It would be a crime to come to London and not head to one of West End’s theatres. For hundreds of years, the culture and history of central London have been associated with West End shows. The very first theatre opened in the West End in 1663 and is still in use today. Over time, more and more theatres opened, and today it is the world’s largest theatre district.
There are all kinds of plays and dramas to suit different tastes, from comedies to musicals to operas to dance productions. Some of the most famous, long-standing plays include The Lion King at the Lyceum Theatre, The Phantom of the Opera at Her Majesty’s Theatre, Wicked at the Apollo Victoria and Mamma Mia! at the Novello Theatre. However, the theatres in the West End don’t just cater for big shows. There are many venues hosting smaller, more intimate productions and specialise in fringe and experimental theatre, such as the Canal Cafe Theatre and the Gate Theatre.
Whip up Something Tasty at a Cookery Class
It’s often said that the best way to discover a city is through its food. But what if you make that food yourself? When British food is mentioned, you probably think of fish and chips, pies, and Sunday Roast. But it’s much more than that – British food takes inspiration from different cultures that have made their home in British society. So what’s a better way to learn more about British cuisine than through a cookery class? It doesn’t matter whether you’re a culinary artist or a ready meal type of person – there’s always room for improvement.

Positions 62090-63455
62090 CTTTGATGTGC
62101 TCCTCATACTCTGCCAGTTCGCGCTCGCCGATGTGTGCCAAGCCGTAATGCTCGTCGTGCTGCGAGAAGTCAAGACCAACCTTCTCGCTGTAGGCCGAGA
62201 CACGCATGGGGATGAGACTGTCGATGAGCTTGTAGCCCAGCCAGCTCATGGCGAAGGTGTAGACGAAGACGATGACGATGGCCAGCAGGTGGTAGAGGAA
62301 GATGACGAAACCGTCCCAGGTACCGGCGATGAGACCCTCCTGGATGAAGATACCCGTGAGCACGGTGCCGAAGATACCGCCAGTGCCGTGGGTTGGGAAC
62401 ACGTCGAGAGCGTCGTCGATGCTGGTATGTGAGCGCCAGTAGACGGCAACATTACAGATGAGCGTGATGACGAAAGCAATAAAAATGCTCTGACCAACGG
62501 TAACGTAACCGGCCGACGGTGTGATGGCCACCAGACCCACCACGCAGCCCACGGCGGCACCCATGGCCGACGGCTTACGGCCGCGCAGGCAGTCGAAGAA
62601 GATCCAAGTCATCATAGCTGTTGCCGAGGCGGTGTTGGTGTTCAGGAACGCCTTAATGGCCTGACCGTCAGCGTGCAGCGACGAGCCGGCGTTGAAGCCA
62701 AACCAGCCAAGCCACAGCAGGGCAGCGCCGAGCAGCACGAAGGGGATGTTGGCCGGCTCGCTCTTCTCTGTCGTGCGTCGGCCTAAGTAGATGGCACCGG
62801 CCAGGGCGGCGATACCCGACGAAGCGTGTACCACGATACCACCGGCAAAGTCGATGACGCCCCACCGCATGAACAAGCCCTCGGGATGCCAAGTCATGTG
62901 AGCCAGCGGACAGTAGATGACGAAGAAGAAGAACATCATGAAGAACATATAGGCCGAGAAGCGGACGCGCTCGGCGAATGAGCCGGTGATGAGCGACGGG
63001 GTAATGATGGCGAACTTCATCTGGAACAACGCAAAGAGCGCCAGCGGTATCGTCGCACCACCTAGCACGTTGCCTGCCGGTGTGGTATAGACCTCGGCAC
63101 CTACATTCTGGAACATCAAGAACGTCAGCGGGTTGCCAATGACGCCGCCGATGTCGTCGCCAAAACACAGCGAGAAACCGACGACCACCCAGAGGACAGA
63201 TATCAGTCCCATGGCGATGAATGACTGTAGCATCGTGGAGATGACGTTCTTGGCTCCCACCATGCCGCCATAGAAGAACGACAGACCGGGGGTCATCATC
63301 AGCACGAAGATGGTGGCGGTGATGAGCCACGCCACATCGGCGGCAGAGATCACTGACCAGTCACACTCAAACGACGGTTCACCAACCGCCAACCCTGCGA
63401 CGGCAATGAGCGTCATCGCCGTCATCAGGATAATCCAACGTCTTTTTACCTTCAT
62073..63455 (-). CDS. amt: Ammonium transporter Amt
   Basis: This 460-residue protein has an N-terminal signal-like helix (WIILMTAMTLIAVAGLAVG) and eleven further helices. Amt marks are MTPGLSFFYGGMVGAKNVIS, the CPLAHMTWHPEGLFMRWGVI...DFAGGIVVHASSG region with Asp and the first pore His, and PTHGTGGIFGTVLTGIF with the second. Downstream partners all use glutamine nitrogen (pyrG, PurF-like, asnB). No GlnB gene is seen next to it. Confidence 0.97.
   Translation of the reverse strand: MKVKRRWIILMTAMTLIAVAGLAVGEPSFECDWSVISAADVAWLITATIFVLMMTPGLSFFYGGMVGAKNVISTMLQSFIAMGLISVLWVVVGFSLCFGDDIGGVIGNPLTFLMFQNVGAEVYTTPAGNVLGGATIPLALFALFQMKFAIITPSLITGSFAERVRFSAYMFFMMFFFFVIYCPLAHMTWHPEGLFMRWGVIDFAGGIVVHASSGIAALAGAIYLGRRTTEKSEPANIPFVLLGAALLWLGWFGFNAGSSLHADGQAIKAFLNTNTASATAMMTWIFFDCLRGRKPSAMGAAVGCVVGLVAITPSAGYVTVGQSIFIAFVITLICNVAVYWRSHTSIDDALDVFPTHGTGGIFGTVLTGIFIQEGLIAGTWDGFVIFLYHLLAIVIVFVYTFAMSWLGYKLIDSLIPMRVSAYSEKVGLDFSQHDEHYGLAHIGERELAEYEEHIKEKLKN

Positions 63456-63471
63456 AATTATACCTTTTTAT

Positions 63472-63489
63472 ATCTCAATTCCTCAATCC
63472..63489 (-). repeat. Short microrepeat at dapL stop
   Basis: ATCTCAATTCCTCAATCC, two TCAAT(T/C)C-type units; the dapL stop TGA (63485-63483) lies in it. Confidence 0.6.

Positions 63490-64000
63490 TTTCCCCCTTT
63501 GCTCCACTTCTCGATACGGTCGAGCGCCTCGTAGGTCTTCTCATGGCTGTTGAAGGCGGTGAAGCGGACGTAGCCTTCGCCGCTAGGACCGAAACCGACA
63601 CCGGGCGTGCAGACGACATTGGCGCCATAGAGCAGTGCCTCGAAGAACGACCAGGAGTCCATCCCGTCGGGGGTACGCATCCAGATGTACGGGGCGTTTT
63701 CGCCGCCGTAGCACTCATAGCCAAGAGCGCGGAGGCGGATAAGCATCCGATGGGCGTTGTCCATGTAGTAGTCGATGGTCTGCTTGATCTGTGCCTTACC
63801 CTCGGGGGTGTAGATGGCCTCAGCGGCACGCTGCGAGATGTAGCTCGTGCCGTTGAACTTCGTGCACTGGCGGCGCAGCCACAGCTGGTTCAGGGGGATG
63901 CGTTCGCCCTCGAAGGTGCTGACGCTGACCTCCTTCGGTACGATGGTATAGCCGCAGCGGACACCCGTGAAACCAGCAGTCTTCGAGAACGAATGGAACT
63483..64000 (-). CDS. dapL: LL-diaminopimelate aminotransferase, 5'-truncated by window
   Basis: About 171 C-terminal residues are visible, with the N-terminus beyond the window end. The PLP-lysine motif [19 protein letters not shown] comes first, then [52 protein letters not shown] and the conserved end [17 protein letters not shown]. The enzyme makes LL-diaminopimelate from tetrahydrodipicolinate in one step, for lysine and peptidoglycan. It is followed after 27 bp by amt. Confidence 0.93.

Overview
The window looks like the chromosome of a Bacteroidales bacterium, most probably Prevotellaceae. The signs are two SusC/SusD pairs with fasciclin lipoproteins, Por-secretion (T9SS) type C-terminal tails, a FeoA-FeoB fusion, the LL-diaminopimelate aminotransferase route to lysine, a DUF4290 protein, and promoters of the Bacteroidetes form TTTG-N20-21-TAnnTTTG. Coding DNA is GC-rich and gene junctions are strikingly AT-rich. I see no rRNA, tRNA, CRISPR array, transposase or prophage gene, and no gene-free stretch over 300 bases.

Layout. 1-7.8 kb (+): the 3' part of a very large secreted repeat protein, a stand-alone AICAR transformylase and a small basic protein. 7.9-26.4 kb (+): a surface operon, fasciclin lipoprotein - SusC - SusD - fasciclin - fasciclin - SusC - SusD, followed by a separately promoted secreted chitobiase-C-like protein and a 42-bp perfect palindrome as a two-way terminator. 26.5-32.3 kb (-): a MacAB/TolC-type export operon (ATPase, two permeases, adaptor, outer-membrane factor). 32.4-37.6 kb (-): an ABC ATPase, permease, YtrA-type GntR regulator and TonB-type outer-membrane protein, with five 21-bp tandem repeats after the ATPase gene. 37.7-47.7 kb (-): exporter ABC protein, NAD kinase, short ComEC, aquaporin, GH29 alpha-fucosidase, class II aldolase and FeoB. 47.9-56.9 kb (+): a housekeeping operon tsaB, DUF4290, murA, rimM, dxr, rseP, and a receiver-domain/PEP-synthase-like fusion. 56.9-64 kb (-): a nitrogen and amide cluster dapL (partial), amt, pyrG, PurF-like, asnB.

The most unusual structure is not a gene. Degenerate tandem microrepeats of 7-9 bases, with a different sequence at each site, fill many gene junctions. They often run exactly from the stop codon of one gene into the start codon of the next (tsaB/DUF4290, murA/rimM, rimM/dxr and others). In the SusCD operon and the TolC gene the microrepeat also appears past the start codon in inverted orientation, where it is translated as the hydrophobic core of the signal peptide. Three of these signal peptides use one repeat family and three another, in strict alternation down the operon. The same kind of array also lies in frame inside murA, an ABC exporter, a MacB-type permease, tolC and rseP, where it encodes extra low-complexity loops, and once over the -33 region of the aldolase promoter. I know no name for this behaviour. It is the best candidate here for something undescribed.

There are many cooking schools in London, ranging from budget to expensive, easy to advanced, and vegan to meaty. A good place to start is at L’atelier des Chefs. With two locations in Oxford Circus and St Paul’s, this cookery school has classes ranging from 30 minutes to four hours. L’atelier des Chefs offer British cooking classes that focus on simple recipes made from quality ingredients. Some of the dishes include perfect roast potatoes, lamb leg steak, roast cod and sticky toffee pudding.
Do a Sports Stadium Tour
If you’re a sports fan, then you’ve come to the right place. London is home to world class sporting events, and football is a favourite. London has five major football teams which are in the English Premier League: Arsenal FC, Chelsea FC, Tottenham Hotspur FC, Crystal Palace FC and West Ham United FC. Tours are available at any of these stadiums, and they’re pretty comprehensive. Amongst other things, you’ll get to see the players entrance, home and away dressing rooms, head coach’s office, media rooms and the pitch itself. Most stadiums have a museum as well, with interactive games, memorabilia, trophies, kit etc.